SPFL will not follow English gambling ban
Rangers is among the Scottish clubs with gambling deals
Scotland’s football authorities have no plans to follow the decision by England’s Premier League clubs to withdraw gambling sponsorship from the front of players’ shirts.
The English Premier League ban will come into place by the end of the 2025-26 season.
But the Scottish Professional Football League said that “individual sponsorships are a matter for each club. There are no plans for a league-wide proscription of such deals.”
In a statement it added that: “For many SPFL clubs, sponsorship from gambling companies is a significant source of income which helps to support their business models and enables investment in many of the important community activities which clubs undertake.”
Betting firms have deals with three Scottish Premiership clubs – Celtic with Dafabet, Rangers with 32Red and Unibet and Dundee United with QuinnCasino.
A consultation between the English Premier League, its clubs and the Department for Culture, Media and Sport led to yesterday’a announcement.
Eight English top-flight clubs – Brentford, Bournemouth, Everton, Fulham, Leeds, Newcastle, Southampton and West Ham – currently have deals with gambling companies, worth an estimated £60m per year.
Aston Villa announced in January that the club had agreed a deal with Malaysian online casino BK8 as new shirt sponsor for next season. There was a backlash from fans but the club said it needed the money.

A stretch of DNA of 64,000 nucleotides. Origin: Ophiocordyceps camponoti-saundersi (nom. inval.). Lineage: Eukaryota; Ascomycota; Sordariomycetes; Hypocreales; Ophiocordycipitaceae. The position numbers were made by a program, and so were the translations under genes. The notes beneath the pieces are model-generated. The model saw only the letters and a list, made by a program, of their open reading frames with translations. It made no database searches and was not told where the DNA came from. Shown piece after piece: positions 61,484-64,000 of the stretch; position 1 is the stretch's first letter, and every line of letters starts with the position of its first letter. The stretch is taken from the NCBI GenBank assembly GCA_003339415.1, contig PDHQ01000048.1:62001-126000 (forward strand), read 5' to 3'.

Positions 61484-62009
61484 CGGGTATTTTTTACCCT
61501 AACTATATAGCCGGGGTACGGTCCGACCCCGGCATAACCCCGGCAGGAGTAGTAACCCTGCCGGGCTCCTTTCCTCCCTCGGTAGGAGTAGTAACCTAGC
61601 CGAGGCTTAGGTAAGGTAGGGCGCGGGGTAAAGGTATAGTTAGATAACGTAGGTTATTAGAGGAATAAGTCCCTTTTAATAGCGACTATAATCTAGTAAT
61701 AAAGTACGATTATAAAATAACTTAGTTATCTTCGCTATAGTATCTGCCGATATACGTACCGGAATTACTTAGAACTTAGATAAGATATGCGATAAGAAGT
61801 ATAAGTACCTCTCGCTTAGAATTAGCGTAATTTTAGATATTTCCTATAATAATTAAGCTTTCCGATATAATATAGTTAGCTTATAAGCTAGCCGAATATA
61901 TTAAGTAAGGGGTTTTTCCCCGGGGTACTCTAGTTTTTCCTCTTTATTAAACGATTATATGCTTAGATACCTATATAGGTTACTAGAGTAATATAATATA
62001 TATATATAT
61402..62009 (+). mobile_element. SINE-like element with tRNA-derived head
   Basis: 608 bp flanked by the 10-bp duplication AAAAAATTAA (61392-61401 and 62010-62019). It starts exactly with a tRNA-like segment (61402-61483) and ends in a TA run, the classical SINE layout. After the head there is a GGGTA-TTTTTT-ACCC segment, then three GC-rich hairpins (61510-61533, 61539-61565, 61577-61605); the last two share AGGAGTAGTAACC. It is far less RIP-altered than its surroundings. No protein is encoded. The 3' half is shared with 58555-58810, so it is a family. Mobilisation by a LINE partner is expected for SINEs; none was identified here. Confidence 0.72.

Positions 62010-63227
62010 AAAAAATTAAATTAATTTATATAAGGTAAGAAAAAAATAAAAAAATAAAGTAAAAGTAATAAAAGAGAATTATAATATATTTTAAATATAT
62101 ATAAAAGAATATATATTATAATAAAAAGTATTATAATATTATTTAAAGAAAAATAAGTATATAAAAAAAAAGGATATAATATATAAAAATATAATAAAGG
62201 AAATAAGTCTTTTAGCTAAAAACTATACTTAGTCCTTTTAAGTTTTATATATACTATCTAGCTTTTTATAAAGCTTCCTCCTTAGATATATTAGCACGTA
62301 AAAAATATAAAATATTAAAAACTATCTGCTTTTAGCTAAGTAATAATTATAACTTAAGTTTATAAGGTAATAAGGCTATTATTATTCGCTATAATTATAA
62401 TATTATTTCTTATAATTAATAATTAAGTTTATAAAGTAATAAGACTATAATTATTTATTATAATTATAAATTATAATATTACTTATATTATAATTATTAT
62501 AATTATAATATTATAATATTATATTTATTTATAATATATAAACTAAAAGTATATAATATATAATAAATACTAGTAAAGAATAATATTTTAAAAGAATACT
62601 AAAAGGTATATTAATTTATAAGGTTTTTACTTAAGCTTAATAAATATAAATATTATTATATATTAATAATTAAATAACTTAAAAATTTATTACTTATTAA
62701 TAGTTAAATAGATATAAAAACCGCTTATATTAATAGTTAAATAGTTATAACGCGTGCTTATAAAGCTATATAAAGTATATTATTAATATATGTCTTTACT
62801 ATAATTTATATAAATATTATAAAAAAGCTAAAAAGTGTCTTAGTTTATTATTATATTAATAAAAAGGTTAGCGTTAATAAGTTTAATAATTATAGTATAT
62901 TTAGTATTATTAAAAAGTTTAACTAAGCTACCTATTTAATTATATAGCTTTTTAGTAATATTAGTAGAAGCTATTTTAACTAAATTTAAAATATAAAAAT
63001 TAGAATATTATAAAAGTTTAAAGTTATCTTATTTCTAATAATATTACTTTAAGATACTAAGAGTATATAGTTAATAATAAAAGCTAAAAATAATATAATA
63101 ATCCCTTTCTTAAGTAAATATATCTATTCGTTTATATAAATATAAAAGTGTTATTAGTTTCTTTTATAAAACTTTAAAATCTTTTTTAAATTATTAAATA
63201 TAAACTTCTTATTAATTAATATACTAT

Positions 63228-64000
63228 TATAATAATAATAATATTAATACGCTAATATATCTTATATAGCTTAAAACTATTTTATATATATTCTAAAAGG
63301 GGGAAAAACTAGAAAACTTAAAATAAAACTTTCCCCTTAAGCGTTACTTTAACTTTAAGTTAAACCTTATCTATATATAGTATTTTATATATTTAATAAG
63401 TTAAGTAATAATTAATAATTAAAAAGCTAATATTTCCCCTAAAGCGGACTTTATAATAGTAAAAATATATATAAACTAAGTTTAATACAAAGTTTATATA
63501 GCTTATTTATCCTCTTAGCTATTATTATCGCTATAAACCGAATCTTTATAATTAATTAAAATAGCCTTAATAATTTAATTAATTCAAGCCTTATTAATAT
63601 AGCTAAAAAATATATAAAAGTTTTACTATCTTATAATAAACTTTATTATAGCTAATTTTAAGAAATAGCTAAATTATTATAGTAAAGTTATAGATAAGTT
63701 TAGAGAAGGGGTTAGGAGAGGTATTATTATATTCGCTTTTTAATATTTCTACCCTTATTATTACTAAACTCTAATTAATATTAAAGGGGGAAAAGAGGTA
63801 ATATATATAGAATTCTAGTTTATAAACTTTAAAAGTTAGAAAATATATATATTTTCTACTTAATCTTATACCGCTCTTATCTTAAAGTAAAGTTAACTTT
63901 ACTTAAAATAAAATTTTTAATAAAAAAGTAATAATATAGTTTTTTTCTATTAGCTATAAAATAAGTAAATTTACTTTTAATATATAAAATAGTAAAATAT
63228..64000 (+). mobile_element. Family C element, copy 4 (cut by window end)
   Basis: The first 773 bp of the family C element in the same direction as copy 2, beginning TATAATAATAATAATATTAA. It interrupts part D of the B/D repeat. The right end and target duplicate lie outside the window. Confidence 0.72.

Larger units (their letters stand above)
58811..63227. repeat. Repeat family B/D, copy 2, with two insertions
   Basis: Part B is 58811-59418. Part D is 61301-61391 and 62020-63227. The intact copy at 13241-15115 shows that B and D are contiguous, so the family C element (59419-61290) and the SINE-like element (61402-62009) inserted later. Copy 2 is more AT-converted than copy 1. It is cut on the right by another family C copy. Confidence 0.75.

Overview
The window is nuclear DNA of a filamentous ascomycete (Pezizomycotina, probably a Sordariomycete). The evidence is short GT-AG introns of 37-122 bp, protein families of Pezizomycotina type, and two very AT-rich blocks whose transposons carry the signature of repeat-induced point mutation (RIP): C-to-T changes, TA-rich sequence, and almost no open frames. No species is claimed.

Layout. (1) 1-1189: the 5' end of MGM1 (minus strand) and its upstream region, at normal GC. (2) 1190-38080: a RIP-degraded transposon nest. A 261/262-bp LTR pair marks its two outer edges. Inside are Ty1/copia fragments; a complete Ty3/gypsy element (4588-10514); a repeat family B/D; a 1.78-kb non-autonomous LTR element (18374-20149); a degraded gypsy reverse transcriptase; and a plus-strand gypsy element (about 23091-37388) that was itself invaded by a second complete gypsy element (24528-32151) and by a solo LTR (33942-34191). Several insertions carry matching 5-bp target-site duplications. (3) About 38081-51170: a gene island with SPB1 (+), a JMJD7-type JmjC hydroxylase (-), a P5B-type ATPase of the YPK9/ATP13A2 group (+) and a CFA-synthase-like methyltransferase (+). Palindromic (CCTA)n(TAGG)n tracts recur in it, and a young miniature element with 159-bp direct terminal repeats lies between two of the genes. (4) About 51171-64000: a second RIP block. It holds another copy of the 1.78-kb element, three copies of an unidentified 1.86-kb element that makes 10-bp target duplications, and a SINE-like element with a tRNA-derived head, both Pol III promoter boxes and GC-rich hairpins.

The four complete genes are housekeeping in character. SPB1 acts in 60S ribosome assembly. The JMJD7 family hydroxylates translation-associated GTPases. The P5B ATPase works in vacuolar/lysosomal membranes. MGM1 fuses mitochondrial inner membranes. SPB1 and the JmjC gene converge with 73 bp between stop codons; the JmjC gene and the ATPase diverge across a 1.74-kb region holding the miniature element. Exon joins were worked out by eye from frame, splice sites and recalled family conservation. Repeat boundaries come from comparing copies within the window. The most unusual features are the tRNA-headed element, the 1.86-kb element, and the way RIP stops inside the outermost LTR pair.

Campaigners demanding a ban say gambling sponsorship in football has normalised the industry and that tighter regulation is needed to protect children and other vulnerable groups.
Former Scotland First Minister and one-time professional footballer Henry McLeish described the English move as a “small but significant step forward”.
He added: “I am disappointed at the SPFL’s response because it seems to be not tenable to argue that it is a matter for the clubs.
“It is not a good decision on the back of what is happening in England.”
He added: “How much of an effort is the SPFL making to bring in sponsorship that would be a better image for Scotland and the game? I don’t think they are trying hard enough.”
Accusing the authorities of “laziness”, he called for a review of sponsorship of football clubs that would focus on wellbeing, fitness and mental health.